Many years later, after I left college, my father engaged me in a series of ritualized revisionist history lessons. Every Christmas, every Thanksgiving, maybe even on July 4th, he would bring up the bad old days and he’d mention how much I’d hated him when I was a teenager, and how he hadn’t deserved it, and how even when he’d been abusive to my mother, she had hit him first, and he hadn’t really wanted to do it but there it is. He often distorted facts, and he never explained why he was doing this.

It always sounded so bizarre to me – how could it matter that my mother had hit him first, not to mention that it was unbelievably hard to imagine? How could that be an excuse for what kind of fear and rage he had manifested on her body and on our family for so long? Answer: it isn’t an excuse.

It was very confusing, these inaccurate family history lessons in sermon form. It made me so angry I never could do anything except stay silent. I didn’t even correct him when he lied about the details, because he was evidently saying all of this more for him than for me.

It took me years to figure out why this conversation kept happening, but I think I finally know now. He was working through his guilt with me as his chosen audience. He was, in a sense, asking for my forgiveness. I never gave it, but what those conversations did accomplish for him was almost the same: he made it my problem for being so unkind as to not forgive him. After all, my mother had forgiven him, why couldn’t I? Looking back, I felt increasing pressure to forgive, but I never gave in. I didn’t even really know how.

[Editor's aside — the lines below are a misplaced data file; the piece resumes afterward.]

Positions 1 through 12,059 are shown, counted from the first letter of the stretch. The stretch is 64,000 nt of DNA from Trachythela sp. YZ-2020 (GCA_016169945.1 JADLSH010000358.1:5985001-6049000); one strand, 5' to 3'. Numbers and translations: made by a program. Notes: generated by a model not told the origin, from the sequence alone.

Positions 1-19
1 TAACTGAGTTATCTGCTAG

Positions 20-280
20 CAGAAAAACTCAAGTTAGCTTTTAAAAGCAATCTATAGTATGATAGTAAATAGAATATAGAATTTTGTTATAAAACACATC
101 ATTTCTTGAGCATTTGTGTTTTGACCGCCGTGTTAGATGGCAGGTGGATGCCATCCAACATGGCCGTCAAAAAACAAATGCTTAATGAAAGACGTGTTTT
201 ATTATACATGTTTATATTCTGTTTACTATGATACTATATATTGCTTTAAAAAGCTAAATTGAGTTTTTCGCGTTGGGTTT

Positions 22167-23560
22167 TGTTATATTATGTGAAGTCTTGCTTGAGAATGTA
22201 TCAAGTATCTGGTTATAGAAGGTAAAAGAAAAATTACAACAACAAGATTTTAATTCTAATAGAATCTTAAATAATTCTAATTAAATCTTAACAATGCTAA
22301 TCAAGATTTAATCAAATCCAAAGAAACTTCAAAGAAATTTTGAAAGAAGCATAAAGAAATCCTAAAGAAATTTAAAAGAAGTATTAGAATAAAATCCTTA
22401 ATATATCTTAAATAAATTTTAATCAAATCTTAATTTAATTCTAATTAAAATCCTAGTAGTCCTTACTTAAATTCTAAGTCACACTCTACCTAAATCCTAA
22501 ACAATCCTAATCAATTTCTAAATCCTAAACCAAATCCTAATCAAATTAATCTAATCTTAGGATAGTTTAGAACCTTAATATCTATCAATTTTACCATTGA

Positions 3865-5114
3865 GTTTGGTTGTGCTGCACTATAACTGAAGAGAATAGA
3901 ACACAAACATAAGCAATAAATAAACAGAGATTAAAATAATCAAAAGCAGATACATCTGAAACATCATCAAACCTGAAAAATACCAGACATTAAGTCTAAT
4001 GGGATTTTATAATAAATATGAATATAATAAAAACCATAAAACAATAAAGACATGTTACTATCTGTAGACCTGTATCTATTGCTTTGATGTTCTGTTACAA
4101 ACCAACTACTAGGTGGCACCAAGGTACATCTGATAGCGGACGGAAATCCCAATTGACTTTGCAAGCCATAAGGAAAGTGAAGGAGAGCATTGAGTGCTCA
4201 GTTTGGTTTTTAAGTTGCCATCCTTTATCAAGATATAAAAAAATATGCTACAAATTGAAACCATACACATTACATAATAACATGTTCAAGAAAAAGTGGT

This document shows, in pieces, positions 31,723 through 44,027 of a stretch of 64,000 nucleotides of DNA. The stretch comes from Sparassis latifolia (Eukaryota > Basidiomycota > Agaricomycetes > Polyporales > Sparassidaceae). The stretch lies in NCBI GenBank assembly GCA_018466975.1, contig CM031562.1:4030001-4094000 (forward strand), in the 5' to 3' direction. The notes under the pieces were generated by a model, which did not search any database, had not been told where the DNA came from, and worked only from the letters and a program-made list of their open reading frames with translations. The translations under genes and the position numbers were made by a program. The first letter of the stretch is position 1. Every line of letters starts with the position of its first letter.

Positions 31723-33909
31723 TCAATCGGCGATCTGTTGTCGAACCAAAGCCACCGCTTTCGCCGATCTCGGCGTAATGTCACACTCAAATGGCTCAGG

Here’s why I’m thinking about this now. This Ray Rice and Adrian Peterson conversation, which I’ve been listening to on sports radio, has gotten me to thinking about this stuff. I am listening to these football guys, these pinnacles of macho masculinity, talking about men who abuse women and children, and describing it as unforgivable. Thank god for those men.

Because here’s the thing. It is unforgivable, but until now I hadn’t realized that I was allowed to think so. I’ve been feeling so guilty for so long at not being able to forgive my father, I never realized that I could just be okay with it. But now I do, and I don’t forgive him, and I never will.

After much deliberation, I’ve finally decided to publish this. To be clear, I’m not doing so to hurt my father or my mother. I’m writing it in hopes that by reading this, people will realize that this kind of thing happens everywhere, to all kinds of people, and that it’s always fucked up and wrong. We need to know that, the NFL needs to know that, and policy makers need to know that. We need to create stronger laws around this, that don’t buckle when the women refuse to press charges.

If this happened to you as a kid, it wasn’t your fault, and you don’t have to forgive if can’t or you don’t want to, and even if you don’t forgive them, you will probably still love them. Human beings are really good at conflicting emotions. Focus on not being like that yourself. My proudest accomplishment is that I have not perpetuated the cycle of violence on my own family. And good luck.

Categories: rant
  1. Amy